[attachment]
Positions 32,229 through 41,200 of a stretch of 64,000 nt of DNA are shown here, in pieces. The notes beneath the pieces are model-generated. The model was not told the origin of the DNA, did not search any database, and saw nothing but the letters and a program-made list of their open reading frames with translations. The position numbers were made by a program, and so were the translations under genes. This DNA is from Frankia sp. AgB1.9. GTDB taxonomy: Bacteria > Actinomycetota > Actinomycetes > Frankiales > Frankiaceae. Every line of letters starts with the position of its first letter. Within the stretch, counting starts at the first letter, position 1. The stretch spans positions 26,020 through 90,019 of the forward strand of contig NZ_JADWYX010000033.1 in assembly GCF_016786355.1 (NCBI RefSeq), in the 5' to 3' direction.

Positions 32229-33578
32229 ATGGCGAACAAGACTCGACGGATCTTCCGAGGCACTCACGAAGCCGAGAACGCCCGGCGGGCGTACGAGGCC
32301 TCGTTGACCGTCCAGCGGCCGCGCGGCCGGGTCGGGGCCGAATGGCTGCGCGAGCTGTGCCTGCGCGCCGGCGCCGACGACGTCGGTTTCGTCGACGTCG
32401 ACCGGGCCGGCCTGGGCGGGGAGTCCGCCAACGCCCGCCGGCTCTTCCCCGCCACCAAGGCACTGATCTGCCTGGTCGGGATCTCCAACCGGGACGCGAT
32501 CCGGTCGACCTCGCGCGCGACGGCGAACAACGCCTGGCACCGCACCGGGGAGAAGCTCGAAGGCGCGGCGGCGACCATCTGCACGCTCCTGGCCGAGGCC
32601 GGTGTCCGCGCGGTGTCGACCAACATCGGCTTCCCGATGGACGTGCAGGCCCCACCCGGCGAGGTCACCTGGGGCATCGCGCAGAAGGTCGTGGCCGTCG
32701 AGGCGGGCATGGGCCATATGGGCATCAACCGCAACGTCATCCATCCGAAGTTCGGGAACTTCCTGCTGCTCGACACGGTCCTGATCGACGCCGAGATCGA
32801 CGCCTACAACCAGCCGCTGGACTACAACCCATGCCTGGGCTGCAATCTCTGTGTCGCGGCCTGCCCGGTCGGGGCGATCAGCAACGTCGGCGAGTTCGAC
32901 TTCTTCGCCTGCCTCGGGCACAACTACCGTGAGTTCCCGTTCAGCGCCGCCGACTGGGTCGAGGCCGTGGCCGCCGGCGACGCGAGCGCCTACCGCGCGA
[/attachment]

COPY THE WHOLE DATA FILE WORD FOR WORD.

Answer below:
Positions 32,229 through 41,200 of a stretch of 64,000 nt of DNA are shown here, in pieces. The notes beneath the pieces are model-generated. The model was not told the origin of the DNA, did not search any database, and saw nothing but the letters and a program-made list of their open reading frames with translations. The position numbers were made by a program, and so were the translations under genes. This DNA is from Frankia sp. AgB1.9. GTDB taxonomy: Bacteria > Actinomycetota > Actinomycetes > Frankiales > Frankiaceae. Every line of letters starts with the position of its first letter. Within the stretch, counting starts at the first letter, position 1. The stretch spans positions 26,020 through 90,019 of the forward strand of contig NZ_JADWYX010000033.1 in assembly GCF_016786355.1 (NCBI RefSeq), in the 5' to 3' direction.

Positions 32229-33578
32229 ATGGCGAACAAGACTCGACGGATCTTCCGAGGCACTCACGAAGCCGAGAACGCCCGGCGGGCGTACGAGGCC
32301 TCGTTGACCGTCCAGCGGCCGCGCGGCCGGGTCGGGGCCGAATGGCTGCGCGAGCTGTGCCTGCGCGCCGGCGCCGACGACGTCGGTTTCGTCGACGTCG
32401 ACCGGGCCGGCCTGGGCGGGGAGTCCGCCAACGCCCGCCGGCTCTTCCCCGCCACCAAGGCACTGATCTGCCTGGTCGGGATCTCCAACCGGGACGCGAT
32501 CCGGTCGACCTCGCGCGCGACGGCGAACAACGCCTGGCACCGCACCGGGGAGAAGCTCGAAGGCGCGGCGGCGACCATCTGCACGCTCCTGGCCGAGGCC
32601 GGTGTCCGCGCGGTGTCGACCAACATCGGCTTCCCGATGGACGTGCAGGCCCCACCCGGCGAGGTCACCTGGGGCATCGCGCAGAAGGTCGTGGCCGTCG
32701 AGGCGGGCATGGGCCATATGGGCATCAACCGCAACGTCATCCATCCGAAGTTCGGGAACTTCCTGCTGCTCGACACGGTCCTGATCGACGCCGAGATCGA
32801 CGCCTACAACCAGCCGCTGGACTACAACCCATGCCTGGGCTGCAATCTCTGTGTCGCGGCCTGCCCGGTCGGGGCGATCAGCAACGTCGGCGAGTTCGAC
32901 TTCTTCGCCTGCCTCGGGCACAACTACCGTGAGTTCCCGTTCAGCGCCGCCGACTGGGTCGAGGCCGTGGCCGCCGGCGACGCGAGCGCCTACCGCGCGA